Caravan park 'outcasts'
Terminally ill tenants and families with young children could be forced out of a caravan park in Auckland due to resource consent requirements.
Western Park Village, in Ranui, West Auckland, has been ordered by Auckland Council to apply for permanent status consent for 23 long-term tenants who were no longer classified as "transient". Owner Darryll Heaven said the new guideline was "complete nonsense" and residents only stayed for extended periods because they had nowhere else to go.
He said the park was home to a lot of disenfranchised and desperate people, including families who have been kicked out of government housing and were effectively "un-houseable". Despite wanting residents to be able to stay, he said the estimated $100,000 cost of applying for permanent status consent was not a viable option.
Eviction notices were given to affected tenants earlier this month telling them they had 60 days to vacate the park. Heaven said it would put pressure on the council and Government to find accommodation for tenants.
"We're quite happy to throw them out," he said. "But we're saying to the council: ‘You find them homes.' If they want to give us a list of houses these people can go to, then we're quite happy to comply with their silly demands."
The group of tenants facing eviction includes two people with terminal cancer and two families with children as young as six months old. Other residents have lived there for more than 20 years.
An Auckland council spokesman said the park changed its status to permanent residency, and therefore "had to apply for resource consent as per the rules". But he said the council was still in talks with the owner and considering the situation.
Hinemotu Oka is classified as a permanent resident of Western Park, who could soon be looking for alternative housing. The 22-year-old lives in a caravan with her partner, Ihaia.
They moved to Auckland two years ago to be close to her aunt, who lives and works in the park. She defends it to critics, and said it has been a positive place to live.
"People say to me it's nothing but a ripoff. But I say it's my home," she said. There were occasional disturbances, she added, as well as threats of violence or fines from management for getting in fights. But Oka said she stays out of that.
"People have rough backgrounds. I don't get involved. I just go into my caravan."
Oka and her partner are both unemployed, and she spends her days working as a volunteer with some of the park's children.
She said she wants to stay long term but would put her name down for public housing if she had to. "I really enjoy it here. If they wanted to close they would have to get rid of all the caravans and get all the tenants to go. I don't know how they would do that. I hope they wouldn't do that."
Planning consultants Mt Hobson, acting on behalf of Western Park, urged the council to reach a "pragmatic solution" to allow terminally ill residents to be listed as "transient".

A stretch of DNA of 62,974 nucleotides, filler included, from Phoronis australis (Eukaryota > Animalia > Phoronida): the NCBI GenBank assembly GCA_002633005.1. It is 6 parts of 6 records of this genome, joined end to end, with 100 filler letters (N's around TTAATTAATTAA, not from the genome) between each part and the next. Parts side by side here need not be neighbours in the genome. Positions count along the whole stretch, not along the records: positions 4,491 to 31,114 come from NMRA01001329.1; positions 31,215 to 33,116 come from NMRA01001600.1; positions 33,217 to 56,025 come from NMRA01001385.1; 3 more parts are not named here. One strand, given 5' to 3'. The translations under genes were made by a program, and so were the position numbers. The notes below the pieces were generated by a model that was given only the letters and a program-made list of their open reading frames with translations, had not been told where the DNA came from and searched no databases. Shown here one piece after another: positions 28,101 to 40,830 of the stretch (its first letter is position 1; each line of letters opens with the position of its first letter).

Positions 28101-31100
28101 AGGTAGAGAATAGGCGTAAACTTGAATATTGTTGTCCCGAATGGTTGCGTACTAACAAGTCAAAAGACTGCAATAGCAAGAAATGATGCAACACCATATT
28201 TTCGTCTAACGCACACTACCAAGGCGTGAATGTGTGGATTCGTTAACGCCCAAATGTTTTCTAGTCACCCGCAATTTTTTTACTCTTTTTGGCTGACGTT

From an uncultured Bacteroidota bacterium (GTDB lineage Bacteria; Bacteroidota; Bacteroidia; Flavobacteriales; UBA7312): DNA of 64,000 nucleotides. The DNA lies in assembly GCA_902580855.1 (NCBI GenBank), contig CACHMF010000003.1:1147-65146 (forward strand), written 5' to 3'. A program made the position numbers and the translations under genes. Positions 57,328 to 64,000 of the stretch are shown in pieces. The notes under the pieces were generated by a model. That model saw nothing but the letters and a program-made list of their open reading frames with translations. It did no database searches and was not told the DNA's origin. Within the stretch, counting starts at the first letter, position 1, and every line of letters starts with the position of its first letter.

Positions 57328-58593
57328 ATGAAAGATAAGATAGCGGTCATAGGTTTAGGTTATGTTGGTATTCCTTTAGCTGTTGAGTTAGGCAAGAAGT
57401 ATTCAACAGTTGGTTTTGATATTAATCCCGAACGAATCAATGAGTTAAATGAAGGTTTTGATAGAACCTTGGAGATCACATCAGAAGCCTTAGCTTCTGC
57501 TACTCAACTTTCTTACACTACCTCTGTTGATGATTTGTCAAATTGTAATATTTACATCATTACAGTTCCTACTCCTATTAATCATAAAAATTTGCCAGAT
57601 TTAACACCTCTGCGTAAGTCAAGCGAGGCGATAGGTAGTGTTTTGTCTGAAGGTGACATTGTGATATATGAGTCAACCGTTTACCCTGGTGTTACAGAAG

It noted in a letter to council that residents felt comfortable staying there longer because it was a relatively safe environment where social services were provided onsite. The alternative was to remove all services to encourage people to leave, it said.
Heaven said he was still hoping to reach an agreement with the council over the coming weeks, and the 23 tenants could potentially be listed as transient if they applied for the Housing New Zealand waiting list.
Social development minister Paula Bennett said living in a caravan or campground was defined by the ministry as temporary accommodation. But, she added that "didn't necessarily mean that person or family has an overall serious housing need".
West Auckland is already home to 1200 of 5500 people on the national state-house waiting list.
Bennett said support would be available for anyone in need of emergency housing.
She had previously been critical of Western Park - saying in 2012 it was "very expensive for what I'm sure most New Zealanders would see as quite substandard living".
Heaven responded at the time by saying Bennett should "get off her fat arse" and visit the park.
He defended the prices again this week, saying the costs - ranging from $210 per week for a small caravan to $480 for a two-bedroom unit - covered the social services, maintenance, cleaning and security.
"If I really wanted to turn that place into a money machine I would double the rent. I could really rip into the system. But we try to give it a reasonable rate."
Bennett said the current situation was a matter for the Auckland Council and Western Park.
Massey University researcher Christina Severinsen said the situation was typical of many caravan parks and camping grounds around the country. She said thousands of New Zealanders ended up in unstable living conditions because they could not afford rental homes. The danger for people in campgrounds or caravan parks, she said, was that if they were evicted there were "very few places for them to go".
"Often people move on to staying in cars, boarding houses, rough sleeping and sharing housing with other families. We need investment in housing stock that low-income families can afford."
Sunday Star Times